Evans only earned five touchdowns last year — three came in the red zone. He's not a fluid receiver and the love given to him as a route runner this summer came on the basis of a video of a one-on-one drill with a Titan's cornerback that was designed to give the receiver an advantage.
Evans is a good NFL receiver, but not a top route runner. He wins on the basis of his size and leaping ability and last year, he became complacent about his physical advantages to the detriment of his performance.
Prediction: Godwin earns 10 touchdowns and 6 in the red zone while Evans earns no more than 9 touchdowns and 5 in the red zone.
2. Patrick Mahomes II II Will be a top-five fantasy quarterback
Alex Smith earned top-five fantasy production at the quarterback position last year while playing in Andy Reid's college-influenced offense. Quick, how many times had Smith been a top-five quarterback during the 11 years leading up to his 12th season?
Zilch. Zero. Nada. Bupkis.
That's right, last year's fourth-ranked fantasy quarterback not only had his first top-5 campaign, but he also had his first top-10 year. In fact, Smith never finished better than 15th as a fantasy quarterback!
Chalk one up for those arguing that Smith was a product of his offense last year. Even if you don't fully agree, it's a compelling argument:
- Smith was among the best vertical throwers in the NFL last year (a first).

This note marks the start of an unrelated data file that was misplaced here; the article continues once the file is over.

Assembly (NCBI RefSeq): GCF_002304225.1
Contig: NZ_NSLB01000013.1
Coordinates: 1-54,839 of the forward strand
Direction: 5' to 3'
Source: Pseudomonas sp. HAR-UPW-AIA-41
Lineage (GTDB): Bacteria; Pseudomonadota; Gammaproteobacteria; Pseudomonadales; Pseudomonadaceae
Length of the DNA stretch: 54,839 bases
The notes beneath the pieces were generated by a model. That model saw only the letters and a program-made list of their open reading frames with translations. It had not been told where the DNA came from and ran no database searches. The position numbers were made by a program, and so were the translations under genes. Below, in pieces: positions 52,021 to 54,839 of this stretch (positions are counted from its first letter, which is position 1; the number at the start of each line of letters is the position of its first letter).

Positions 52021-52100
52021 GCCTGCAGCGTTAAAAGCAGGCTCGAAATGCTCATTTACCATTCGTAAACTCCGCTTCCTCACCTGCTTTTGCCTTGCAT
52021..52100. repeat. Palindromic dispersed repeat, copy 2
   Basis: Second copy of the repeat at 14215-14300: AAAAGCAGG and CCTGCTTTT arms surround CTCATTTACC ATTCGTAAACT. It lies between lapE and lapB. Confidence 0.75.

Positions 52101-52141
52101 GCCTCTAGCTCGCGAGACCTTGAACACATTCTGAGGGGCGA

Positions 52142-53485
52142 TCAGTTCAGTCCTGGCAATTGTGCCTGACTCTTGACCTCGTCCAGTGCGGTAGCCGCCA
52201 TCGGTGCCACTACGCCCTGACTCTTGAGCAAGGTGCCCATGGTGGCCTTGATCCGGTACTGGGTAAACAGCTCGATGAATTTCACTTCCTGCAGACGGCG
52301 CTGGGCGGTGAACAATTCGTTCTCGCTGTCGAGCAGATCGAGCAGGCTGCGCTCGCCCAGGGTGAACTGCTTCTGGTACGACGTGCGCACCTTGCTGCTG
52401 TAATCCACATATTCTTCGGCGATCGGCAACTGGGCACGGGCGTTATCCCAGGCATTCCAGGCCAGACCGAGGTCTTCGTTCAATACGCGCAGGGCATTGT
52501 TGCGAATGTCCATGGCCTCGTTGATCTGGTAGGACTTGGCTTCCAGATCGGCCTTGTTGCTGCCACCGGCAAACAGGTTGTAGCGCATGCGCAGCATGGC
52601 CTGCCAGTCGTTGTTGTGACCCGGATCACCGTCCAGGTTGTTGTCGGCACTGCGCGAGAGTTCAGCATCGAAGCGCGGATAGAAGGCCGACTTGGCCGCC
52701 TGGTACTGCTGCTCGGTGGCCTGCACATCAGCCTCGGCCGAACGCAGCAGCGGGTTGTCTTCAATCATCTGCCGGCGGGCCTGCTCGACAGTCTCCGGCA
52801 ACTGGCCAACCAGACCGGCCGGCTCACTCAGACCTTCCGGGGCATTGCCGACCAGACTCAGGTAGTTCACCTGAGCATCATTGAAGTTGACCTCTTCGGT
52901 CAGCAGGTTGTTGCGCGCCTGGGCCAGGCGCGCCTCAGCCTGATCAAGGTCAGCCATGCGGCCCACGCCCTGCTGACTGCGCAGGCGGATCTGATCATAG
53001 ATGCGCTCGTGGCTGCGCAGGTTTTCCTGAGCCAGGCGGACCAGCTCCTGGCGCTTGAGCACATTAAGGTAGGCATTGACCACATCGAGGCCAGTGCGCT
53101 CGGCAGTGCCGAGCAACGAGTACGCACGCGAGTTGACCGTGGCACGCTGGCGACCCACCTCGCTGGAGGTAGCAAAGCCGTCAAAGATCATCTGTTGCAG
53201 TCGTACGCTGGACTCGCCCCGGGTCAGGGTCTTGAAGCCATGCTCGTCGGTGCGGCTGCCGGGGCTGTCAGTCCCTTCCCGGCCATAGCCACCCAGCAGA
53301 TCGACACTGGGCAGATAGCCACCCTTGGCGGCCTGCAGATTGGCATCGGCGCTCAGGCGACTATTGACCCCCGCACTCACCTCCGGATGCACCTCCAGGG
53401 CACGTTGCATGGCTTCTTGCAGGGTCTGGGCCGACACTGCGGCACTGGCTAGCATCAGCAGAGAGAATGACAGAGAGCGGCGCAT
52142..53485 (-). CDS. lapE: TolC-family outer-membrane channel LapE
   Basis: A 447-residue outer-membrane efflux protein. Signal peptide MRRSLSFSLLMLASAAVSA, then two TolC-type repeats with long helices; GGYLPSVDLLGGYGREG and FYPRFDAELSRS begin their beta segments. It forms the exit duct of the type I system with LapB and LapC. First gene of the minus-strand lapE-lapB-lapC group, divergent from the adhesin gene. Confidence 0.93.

- Smith's receivers lead the NFL in separation per vertical route.
- Smith's offense generated great mismatches against linebackers and safeties with alignments and pre-snap motion.
- Smith's allowed him to make a lot of reads to one side of the field last year.
- Smith had excellent open-field runners as receivers.
- Smith's three primary receivers — whose routes often threatened the short, intermediate, and deep zones all at once — where Pro-Bowl options Kareem Hunt, Travis Kelce, and Tyreek Hill.
Kansas City's offense hasn't changed schematically and it upgraded it's receiving corps with the addition of Sammy Watkins — another Pro-Bowl-caliber talent. Patrick Mahomes II II inherits more weapons, the same offensive line, and a worse defense that will force the Chiefs to lean harder on the passing game in 2018.
Mahomes is less experienced than Smith but he has a number of advantages to the veteran: